Kneeton

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Kneeton is a village in the county of Nottinghamshire, England. The population as of the 2011 census remained less than 100. It is included in the civil parish of Screveton. The village lies on the A46 road between Nottingham and Newark and is on the escarpment of the Trent Hills that sit above the flood plain of the River Trent. RAF Syerston is nearby. There is a railway station at Lowdham. The church is 14th century Grade II listed, and dedicated to St. Helen. A mid-18th century Grade II listed barn survives at Hall Farm, Kneeton.

Toponomy[edit]

Kneeton seems to contain the Old English feminine personal name, Cēngifu, + tūn (Old English), an enclosure; a farmstead; a village; an estate.., so 'Cengifu's farm/settlement'.[1]

Historical[edit]

White's Directory of Nottinghamshire described Kneeton in 1853 as:

"Kneeton, or Kneveton, is a small village and parish, occupying a commanding situation upon a lofy precipitous cliff on the south side of the Trent, 8 miles south-west of Newark. It contains 169 inhabitants and 990 acres of land, all belonging to the Earl of Caernarvon, except about 140 acres. A great part of the manor was given to Welbeck Abbey, but in the reign of Edward VI it was held of the King in capite by Sir Edward Molyneux, whose descendants resided here for many generations. The family mansion, however, was taken down in 1781, when their estates passed with their sole heiress to the Late Lord Howard, whose daughter, the Hon. Henrietta Howard Molyneux, was married in 1830 to Lord Porchester. Lord Caernarvon is lord of the manor, and patron of the living, which is valued in the King's books at £4 9s 4d (now £58), but has received three augmentations from Queen Anne's Bounty, two of which have been laid out in land, and the third, £400, is still in the augmentation office. The Rev. Richard R. Rawlins is the incumbent. The church is a small fabric, with a tower and three bells, and contains several ancient monuments of the Story family. The view in the vicinity are beautiful and extensive, including a considerable portion of the picturesque vales of the Trent and Belvoir." [2]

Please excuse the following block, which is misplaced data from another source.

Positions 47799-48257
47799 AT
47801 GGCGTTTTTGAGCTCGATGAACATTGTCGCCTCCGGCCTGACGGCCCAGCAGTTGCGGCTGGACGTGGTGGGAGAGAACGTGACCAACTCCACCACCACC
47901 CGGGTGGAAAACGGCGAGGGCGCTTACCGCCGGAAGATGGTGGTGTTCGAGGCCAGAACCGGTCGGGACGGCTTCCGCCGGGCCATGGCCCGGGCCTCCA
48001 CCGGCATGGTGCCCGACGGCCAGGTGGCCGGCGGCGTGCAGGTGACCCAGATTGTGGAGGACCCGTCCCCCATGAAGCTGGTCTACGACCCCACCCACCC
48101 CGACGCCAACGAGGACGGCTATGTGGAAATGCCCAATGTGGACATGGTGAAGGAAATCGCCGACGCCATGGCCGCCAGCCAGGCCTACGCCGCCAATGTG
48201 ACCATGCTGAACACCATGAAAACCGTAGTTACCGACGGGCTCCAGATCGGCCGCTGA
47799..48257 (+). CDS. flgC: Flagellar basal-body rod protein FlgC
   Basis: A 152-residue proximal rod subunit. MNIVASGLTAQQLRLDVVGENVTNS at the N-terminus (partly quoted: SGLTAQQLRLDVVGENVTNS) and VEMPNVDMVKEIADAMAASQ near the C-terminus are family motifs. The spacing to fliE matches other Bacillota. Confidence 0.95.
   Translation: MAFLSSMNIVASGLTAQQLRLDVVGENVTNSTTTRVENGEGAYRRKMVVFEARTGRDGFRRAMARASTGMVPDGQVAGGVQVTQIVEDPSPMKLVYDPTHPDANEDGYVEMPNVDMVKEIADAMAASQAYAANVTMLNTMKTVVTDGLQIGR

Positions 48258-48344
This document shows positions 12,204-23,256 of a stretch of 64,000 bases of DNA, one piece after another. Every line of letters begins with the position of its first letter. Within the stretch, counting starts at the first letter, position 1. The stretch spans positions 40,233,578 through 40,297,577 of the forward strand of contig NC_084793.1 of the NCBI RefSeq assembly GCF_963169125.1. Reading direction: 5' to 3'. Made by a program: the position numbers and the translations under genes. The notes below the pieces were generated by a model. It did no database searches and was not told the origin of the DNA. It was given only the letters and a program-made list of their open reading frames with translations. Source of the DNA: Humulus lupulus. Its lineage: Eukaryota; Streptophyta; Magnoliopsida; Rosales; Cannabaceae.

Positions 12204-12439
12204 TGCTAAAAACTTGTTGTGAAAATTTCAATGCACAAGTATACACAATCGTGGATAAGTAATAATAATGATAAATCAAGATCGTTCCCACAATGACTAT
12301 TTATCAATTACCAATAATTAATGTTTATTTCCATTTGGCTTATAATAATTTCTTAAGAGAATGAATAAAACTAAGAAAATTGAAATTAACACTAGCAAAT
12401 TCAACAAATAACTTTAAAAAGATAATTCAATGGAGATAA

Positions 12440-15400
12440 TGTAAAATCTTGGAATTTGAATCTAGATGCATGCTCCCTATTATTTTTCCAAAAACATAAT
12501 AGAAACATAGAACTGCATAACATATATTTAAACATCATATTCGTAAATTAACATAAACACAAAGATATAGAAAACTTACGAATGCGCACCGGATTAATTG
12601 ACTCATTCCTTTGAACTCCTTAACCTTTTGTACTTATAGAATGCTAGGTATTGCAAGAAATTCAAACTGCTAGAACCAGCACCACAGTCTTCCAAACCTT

Notes[edit]

  1. ^ J. Gover, A. Mawer & F. M. Stenton (eds.), Place Names of Nottinghamshire (Cambridge, 1940), p.226; A.D.Mills, Dictionary of English Place-Names (Oxford, 2002), p.210; E .Ekwall, Concise Oxford Dictionary of English Place-names (Oxford, 1960), p.281
  2. ^ F. White "Directory of Nottinghamshire" (Sheffield, 1853), p.433

External links[edit]

Coordinates: 53°00′N 0°56′W / 53.000°N 0.933°W / 53.000; -0.933